To a Very Wise Man
|To a Very Wise Man
|To a Very Wise Man is a 1920 poem about W.H.R.Rivers written by the English soldier and poet Siegfried Sassoon published in Picture-Show.|
FIRES in the dark you build; tall quivering flames
In the huge midnight forest of the unknown.
Your soul is full of cities with dead names,
And blind-faced, earth-bound gods of bronze and stone
Whose priests and kings and lust-begotten lords
Watch the procession of their thundering hosts,
Or guard relentless fanes with flickering swords
And wizardry of ghosts.
In a strange house I woke; heard overhead
Hastily-thudding feet and a muffled scream...
(Is death like that?) ... I quaked uncomforted,
Striving to frame to-morrow in a dream
Of woods and sliding pools and cloudless day.
(You know how bees come into a twilight room
From dazzling afternoon, then sail away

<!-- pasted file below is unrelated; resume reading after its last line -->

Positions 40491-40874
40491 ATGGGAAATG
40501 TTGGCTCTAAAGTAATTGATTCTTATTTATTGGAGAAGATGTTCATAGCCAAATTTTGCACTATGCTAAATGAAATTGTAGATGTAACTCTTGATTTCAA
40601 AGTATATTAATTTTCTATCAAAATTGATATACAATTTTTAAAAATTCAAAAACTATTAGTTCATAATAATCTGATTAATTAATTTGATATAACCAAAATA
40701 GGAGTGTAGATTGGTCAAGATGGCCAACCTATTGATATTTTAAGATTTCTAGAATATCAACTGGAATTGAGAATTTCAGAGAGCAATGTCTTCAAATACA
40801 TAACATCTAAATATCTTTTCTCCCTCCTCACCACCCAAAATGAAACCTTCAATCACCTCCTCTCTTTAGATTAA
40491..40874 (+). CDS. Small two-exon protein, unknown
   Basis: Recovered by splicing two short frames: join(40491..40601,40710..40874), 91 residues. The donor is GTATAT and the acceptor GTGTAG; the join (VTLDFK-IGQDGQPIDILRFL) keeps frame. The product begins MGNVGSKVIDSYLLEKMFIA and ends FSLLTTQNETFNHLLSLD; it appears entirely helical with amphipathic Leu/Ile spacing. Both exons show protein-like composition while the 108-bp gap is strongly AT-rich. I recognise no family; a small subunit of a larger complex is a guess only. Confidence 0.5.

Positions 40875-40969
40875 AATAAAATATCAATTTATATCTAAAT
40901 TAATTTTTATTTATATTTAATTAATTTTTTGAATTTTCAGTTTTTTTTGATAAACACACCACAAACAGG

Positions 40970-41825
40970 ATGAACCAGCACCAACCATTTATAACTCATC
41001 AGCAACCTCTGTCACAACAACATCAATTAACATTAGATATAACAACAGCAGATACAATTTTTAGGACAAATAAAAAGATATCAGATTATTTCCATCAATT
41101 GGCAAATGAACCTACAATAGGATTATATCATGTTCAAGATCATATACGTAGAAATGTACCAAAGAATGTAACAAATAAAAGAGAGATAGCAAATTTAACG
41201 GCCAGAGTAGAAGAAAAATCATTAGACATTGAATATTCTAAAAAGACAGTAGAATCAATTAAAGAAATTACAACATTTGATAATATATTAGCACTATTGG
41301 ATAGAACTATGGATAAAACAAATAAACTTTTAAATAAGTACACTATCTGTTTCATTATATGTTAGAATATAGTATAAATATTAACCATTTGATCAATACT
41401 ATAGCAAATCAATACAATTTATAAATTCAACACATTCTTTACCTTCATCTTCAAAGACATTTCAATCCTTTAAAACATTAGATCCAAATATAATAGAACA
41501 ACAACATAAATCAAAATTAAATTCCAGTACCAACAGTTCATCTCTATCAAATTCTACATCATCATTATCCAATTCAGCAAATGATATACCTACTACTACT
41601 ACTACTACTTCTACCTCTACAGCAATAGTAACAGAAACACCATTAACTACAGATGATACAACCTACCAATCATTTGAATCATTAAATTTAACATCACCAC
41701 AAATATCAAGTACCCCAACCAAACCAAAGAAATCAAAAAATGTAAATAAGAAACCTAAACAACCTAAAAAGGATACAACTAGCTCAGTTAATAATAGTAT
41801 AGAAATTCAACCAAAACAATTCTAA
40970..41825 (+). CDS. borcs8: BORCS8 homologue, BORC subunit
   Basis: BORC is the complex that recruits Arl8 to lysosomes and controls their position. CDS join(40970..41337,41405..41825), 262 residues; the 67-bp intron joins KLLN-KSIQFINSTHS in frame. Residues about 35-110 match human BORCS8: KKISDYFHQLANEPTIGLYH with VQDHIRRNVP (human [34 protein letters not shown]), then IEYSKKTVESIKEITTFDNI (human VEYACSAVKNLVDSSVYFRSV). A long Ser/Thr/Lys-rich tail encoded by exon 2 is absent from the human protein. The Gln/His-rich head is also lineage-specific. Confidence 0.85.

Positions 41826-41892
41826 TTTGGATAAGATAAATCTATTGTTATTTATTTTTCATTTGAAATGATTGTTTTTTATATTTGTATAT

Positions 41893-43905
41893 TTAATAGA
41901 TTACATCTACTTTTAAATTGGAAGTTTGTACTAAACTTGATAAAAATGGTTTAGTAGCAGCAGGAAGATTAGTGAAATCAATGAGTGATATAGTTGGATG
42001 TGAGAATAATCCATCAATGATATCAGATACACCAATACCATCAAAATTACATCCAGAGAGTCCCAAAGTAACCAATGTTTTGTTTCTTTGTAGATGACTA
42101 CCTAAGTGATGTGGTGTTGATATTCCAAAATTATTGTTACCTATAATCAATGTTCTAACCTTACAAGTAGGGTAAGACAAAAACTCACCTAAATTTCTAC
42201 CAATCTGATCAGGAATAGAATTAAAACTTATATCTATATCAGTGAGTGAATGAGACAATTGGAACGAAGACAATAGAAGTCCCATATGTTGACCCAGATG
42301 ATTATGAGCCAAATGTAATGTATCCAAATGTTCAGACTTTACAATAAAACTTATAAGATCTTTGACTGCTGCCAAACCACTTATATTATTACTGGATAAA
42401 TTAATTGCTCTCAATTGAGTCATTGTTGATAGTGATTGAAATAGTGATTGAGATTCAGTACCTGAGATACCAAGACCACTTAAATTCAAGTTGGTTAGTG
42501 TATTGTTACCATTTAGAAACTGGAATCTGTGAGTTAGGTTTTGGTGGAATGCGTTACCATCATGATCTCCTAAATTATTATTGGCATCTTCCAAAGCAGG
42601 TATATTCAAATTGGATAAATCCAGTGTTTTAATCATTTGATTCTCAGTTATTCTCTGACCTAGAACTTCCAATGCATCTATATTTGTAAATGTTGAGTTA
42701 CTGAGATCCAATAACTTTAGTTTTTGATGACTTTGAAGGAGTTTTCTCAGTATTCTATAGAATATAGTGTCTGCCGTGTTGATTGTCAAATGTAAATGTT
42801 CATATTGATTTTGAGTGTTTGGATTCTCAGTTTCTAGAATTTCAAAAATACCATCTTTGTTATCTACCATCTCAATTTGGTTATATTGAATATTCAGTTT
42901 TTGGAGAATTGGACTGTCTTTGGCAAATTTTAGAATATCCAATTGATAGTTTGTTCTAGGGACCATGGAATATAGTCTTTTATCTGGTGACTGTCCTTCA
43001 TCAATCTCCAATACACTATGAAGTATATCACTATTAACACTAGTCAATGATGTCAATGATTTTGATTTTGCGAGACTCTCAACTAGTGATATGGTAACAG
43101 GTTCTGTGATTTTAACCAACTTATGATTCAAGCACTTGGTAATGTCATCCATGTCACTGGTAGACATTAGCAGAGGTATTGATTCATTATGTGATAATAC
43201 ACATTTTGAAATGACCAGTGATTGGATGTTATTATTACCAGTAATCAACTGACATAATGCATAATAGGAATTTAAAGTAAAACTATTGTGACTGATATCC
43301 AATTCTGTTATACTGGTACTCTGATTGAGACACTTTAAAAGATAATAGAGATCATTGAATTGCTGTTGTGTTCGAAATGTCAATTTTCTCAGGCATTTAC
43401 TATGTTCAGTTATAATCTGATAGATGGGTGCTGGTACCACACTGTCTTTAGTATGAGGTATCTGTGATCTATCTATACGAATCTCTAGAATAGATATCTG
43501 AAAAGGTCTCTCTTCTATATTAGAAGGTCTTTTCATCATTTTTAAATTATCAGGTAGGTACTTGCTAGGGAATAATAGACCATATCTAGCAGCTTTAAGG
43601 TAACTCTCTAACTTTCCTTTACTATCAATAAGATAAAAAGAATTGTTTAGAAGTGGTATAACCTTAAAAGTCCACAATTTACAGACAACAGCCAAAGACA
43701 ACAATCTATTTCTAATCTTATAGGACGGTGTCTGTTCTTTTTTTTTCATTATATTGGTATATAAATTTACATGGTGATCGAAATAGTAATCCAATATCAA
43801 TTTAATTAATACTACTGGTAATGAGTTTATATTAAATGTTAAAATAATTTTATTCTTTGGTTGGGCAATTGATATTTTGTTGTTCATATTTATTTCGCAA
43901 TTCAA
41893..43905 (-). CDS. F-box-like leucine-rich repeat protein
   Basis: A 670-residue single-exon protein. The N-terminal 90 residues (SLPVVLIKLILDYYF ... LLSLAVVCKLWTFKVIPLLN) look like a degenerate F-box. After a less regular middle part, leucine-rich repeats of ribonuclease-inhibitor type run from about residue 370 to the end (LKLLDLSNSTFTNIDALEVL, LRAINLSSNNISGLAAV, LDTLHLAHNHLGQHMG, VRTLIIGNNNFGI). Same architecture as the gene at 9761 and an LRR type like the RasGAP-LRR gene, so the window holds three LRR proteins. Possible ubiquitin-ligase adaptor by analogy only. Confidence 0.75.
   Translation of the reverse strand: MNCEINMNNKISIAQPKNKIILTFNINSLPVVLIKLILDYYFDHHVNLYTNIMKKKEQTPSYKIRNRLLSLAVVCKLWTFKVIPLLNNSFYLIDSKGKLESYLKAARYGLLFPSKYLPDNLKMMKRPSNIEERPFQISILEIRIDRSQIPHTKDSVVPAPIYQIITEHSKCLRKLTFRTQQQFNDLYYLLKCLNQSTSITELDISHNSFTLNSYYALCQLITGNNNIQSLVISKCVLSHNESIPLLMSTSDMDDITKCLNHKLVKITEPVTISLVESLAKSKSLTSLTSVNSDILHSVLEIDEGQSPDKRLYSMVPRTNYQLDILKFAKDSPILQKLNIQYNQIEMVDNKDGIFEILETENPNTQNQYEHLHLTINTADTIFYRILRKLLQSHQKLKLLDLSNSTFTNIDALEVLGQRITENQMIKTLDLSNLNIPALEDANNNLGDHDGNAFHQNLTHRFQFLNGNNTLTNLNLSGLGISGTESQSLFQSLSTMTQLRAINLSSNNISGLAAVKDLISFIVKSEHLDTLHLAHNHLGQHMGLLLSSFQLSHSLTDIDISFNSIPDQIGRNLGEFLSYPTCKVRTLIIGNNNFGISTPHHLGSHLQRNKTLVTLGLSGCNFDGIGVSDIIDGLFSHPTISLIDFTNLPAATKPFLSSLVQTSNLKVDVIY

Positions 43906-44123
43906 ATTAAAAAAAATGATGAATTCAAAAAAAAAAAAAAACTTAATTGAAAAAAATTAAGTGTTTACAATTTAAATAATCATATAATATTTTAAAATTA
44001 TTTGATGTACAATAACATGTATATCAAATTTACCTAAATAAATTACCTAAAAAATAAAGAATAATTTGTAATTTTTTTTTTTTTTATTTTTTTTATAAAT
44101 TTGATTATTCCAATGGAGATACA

Out of the curtained gloom.)
You understand my thoughts; though, when you think,
You’re out beyond the boundaries of my brain.
I’m but a bird at dawn that cries ‘chink, chink’—
A garden-bird that warbles in the rain.
And you’re the flying-man, the speck that steers
A careful course far down the verge of day,
Half-way across the world. Above the years
You soar ... Is death so bad? ... I wish you’d say.
|This work is in the public domain in the United States because it was published before January 1, 1923. It may be copyrighted outside the U.S. (see Help:Public domain).|